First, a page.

She said the family didn't have Dumbledore's time turner to change the past.
"But within each of us we have the power to create the kind of society that Lyra envisioned," she added.
"In the words of Lyra herself, we must change our own world, one piece at a time. Now let's get to work."
Lyra's friend Stephen Lusty - a self-avowed "middle-class, middle-aged Protestant heterosexual British male engineer" - told the congregation that she had told him just hours before she died that she was going to propose to her partner Sara Canning in New York.
"She showed me pictures of the ring she had bought for Sara and told me of the fabulous plans she had of her proposal in May," said Mr Lusty.
"She made me put a date in my diary for the wedding in Donegal in 2022 and gave me strict instructions to wear my kilt, which she always wanted to borrow, adorn it with some Harry Potter, and to find or refind my own version of Sara."
He laughingly referred to the questions she would ask him out of the blue about whether it was closer to drive to Derry or Londonderry, or why Protestants ate more vegetables than Catholics.
Mr Lusty said that after he introduced the indefatigable Lyra to the late southern politician Brian Lenihan, he described her as a "star".
But he added: "I would rather do 10 rounds in the boxing ring with Paisley than do that again."
He said that in her online journalistic work Lyra received "more than her fair share of cyber abuse and trolling, but she never hated anyone".
He said his generation had sung about an alternative Ulster - the words of a song by Belfast punk band Stiff Little Fingers - but added that people here should now build an alternative Ulster and make peace a lasting legacy of Lyra McKee.
Speaking at the beginning of the service, Dean Stephen Forde said: "Lyra was a person who broke down barriers and reached across boundaries, this was her hallmark in life, this is her legacy in death.
"As a journalist she pursued truth wherever it took her, never content with the sullen silence of unanswered questions.
"She was a child of the Good Friday Agreement.
"She was a primary school pupil in north Belfast when the Agreement was signed.
"She grew up to champion its hope for a society that was free from the prejudices of the past and open to the possibilities of a new future for the people of these islands."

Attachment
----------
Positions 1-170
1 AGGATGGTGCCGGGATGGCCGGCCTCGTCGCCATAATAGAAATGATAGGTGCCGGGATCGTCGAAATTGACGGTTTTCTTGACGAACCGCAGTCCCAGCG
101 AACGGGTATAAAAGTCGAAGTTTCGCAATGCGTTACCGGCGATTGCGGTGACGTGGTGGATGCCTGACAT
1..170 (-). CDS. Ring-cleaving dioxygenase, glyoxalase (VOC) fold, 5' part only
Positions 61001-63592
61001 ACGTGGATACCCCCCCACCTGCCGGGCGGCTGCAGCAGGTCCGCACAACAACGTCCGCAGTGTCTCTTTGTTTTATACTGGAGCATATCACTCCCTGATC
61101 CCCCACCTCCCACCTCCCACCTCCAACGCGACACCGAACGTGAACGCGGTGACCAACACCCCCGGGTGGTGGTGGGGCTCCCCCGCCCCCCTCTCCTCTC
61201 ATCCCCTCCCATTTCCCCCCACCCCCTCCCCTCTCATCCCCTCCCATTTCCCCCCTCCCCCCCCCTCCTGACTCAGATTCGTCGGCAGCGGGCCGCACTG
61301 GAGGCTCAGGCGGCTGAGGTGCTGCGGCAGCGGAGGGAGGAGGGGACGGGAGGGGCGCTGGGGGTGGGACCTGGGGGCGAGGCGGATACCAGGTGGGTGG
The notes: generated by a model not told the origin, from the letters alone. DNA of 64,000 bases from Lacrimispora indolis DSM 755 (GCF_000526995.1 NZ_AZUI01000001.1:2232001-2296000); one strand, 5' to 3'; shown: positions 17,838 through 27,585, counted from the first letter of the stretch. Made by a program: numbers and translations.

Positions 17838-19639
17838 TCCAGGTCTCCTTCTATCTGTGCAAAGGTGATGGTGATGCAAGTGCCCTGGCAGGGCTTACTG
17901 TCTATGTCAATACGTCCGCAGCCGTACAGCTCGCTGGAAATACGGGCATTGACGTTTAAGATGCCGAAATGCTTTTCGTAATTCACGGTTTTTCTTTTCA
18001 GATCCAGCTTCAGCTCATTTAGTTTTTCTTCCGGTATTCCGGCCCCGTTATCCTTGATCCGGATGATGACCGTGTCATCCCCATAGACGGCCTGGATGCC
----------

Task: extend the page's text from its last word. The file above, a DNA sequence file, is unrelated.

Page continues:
In her short life Lyra had amassed an extensive network of friends and influential contacts, especially in the realms of crusading and investigative journalism.
And the esteem in which she was held was reflected in the fact that upwards of 70 writers and broadcasters formed a guard of honour for her as her coffin was carried out of the cathedral.
The size of the overall attendance underlined the reality that St Anne's was the only church big enough to accommodate everyone who wanted to pay their respects to the diminutive girl with the towering and prodigious spirit from a couple of miles up the road in Ardoyne.
For many of the people at the service it was their first ever visit to the Church of Ireland cathedral.
Lyra's family had requested that everyone should give her a dignified send-off but the 100-minute service wasn't all about solemnity and sadness. Lyra's partner Sara had said on Facebook that the "love of her life" would like it if people would wear Hufflepuff, Harry Potter or Marvel-related items at the service.
Her friends didn't let her down and Hufflepuff colours were everywhere on scarves and T-shirts emblazoned with #teamlyra.
No one was expecting to see DUP leader Arlene Foster or Sinn Fein vice-president Michelle O'Neill wearing Hogwarts outfits.
But the fact that they were there at all was interpreted by many as a sign of hope.
However, that is what many commentators said when the same duo shook hands at the Requiem Mass for Martin McGuinness in the Bogside just over two years ago.
"And look what good that did us," one observer pointed out yesterday.
But she added: "The only difference today is that the calls at the funeral were so vociferous and so unanimous that it's hard to see how they can be ignored."
Famous faces voice support for family
As hundreds gathered at St Anne’s Cathedral yesterday for the funeral of Lyra McKee, many other prominent voices shared their support on social media.
Comedian Patrick Kielty posted: “Today Lyra McKee is laid to rest. She believed in peace, tolerance and equality. The exact opposite of those responsible. They will never win because Lyra will always be the future. And her truth will continue to be told.”
Actress Bronagh Waugh said: “Thinking of Lyra’s family and friends and partner Sara who have the unfathomable burden of laying her to rest today.
“Thinking of the people of Derry, of Belfast. But most of all I’m thinking about Lyra and what a bright and shining light she was.”